Abstract WP441: Photodynamic Therapy Using Protease-Mediated Theranostic Photodynamic Agent Reduces Cathepsin-B Activity in Mouse Carotid Atheromata In Vivo
Background Carotid atherosclerosis is a major cause of ischemic stroke. Nanotechology-based theranostics for atherosclerosis and stroke is still in its infancy.
Objective—To investigate if an intravenously-injected cathepsin-B activatable theranostic agent (L-SR15) would be cleaved in and release a fluorescent agent (chlorine-e6) in mouse carotid atheromata, allowing both the diagnostic visualization and therapeutic application of these fluorophores as photosensitizers during photodynamic therapy (PDT) to attenuate plaque-destabilizing cathepsin-B activity by selectively eliminating macrophages.
Methods and Results Thirty-week-old Apolipoprotein-E knock-out mice received intravenous injection of L-SR15 theranostic agent (n=5), control agent D-SR16 (n=5), or PBS (n=5) three times at days 0, 7, and 14. Twenty-four hours after each injection, the bilateral carotid arteries were exposed and Cy5.5 near-infrared fluorescent (NIRF) imaging was performed. Fluorescent signal progressively accumulated in atheromata of the L-SR15 group animals only, indicating that photosensitizers had been released from the theranostic agent, and were accumulating in the plaque. After each imaging session, PDT was applied with a continuous-wave diode-laser. Additional Cy7 near infrared imaging with a CatB-sensing activatable NIRF imaging agent reduced CatB-realated signal only in the L-SR15, with activity at day 22 significantly lower than at baseline. Histological studies demonstrated that L-SR15-based PDT eliminated macrophages by inducing apoptosis without affecting plaque size or smooth muscle cell numbers.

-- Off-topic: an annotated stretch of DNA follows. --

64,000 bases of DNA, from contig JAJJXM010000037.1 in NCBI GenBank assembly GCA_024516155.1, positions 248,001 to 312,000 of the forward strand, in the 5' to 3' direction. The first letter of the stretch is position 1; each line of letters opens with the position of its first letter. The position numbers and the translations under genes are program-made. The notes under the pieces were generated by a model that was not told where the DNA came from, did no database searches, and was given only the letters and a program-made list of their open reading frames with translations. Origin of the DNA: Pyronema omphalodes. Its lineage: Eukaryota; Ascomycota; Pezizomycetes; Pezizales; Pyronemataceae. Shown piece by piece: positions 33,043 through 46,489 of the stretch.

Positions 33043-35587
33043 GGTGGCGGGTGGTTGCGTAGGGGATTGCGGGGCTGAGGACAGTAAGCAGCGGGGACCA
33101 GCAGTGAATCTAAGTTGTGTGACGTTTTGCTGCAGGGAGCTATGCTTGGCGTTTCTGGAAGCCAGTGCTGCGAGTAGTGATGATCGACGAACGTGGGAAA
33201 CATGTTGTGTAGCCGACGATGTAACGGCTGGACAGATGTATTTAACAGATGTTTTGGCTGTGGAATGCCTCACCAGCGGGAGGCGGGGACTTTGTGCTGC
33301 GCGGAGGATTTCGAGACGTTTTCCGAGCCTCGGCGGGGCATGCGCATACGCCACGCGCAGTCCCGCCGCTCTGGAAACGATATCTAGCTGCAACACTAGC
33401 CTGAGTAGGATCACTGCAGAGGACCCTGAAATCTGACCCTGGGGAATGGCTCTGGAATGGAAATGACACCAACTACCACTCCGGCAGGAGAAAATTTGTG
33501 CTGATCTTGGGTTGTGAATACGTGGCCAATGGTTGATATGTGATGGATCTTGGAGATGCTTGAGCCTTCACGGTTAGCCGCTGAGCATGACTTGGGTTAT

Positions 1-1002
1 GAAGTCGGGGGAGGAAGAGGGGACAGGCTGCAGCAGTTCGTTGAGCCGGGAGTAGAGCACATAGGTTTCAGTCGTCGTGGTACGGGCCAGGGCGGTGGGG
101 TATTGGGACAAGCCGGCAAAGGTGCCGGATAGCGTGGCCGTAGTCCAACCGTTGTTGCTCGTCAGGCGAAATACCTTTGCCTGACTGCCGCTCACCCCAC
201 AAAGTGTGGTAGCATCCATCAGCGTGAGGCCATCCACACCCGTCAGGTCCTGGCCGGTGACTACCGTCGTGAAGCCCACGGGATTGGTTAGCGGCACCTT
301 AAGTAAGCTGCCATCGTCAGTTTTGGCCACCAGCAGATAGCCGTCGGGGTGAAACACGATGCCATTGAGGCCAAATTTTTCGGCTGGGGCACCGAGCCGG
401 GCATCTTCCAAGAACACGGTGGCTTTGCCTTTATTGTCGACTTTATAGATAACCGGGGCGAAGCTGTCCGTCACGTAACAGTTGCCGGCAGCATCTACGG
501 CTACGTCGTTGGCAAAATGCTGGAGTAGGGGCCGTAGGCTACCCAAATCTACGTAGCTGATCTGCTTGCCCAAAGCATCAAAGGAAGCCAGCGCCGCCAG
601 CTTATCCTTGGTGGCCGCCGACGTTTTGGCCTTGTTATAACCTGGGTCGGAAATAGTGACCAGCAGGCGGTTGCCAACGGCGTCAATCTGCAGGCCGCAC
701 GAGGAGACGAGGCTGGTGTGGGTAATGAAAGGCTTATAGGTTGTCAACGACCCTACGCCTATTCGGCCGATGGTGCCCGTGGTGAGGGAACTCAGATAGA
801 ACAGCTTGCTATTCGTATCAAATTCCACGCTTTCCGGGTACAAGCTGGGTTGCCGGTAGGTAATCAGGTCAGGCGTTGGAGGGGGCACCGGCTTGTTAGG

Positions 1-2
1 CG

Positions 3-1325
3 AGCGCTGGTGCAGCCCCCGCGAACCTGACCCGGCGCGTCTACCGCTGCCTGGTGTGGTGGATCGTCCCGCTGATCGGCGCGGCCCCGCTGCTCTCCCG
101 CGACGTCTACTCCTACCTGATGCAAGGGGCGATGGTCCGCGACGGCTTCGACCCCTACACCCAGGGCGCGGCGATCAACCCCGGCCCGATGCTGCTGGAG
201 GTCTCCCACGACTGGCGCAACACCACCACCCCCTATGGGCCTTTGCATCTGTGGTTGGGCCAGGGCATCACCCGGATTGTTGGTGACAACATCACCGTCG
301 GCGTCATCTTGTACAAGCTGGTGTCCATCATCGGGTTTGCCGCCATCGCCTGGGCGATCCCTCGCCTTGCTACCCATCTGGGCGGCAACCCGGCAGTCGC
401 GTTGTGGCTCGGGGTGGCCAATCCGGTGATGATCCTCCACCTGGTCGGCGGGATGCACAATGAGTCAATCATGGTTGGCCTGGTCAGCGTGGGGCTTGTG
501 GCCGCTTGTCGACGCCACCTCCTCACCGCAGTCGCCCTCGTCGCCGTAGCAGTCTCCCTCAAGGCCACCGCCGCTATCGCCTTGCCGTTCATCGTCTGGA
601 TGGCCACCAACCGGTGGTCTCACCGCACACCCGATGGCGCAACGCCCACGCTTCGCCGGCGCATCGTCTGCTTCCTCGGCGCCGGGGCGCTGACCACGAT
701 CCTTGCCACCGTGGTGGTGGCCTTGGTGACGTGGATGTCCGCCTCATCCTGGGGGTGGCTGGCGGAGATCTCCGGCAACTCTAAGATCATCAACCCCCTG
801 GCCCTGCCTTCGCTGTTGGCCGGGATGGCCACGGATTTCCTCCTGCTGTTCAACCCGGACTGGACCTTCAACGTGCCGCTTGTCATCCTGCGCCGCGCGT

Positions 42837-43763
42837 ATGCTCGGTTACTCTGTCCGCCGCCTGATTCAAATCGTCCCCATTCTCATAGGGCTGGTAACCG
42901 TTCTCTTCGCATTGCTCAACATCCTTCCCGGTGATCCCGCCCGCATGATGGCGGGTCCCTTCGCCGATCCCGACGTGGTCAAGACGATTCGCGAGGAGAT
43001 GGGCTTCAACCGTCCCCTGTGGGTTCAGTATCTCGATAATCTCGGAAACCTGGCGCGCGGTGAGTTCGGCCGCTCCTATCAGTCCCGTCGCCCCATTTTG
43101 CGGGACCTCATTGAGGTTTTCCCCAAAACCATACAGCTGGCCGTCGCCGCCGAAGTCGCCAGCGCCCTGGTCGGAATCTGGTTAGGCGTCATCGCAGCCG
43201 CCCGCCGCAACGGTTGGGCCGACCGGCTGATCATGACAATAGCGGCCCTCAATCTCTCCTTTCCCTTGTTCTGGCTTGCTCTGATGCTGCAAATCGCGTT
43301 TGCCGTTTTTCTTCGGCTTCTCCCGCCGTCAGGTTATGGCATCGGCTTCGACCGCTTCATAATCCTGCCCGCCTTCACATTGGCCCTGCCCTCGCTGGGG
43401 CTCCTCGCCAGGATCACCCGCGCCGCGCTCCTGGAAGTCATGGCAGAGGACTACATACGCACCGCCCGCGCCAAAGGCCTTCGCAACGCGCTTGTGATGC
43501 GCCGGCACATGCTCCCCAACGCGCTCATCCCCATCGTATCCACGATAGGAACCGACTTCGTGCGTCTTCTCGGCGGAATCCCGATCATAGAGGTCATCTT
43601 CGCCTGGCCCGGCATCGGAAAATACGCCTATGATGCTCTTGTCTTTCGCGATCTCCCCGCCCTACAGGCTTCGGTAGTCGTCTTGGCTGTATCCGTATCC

Conclusion This is the first study showing that macrophage-secreted cathepsin-B activity could be attenuated by PDT using a protease-mediated theranostic agent.
- © 2012 by American Heart Association, Inc.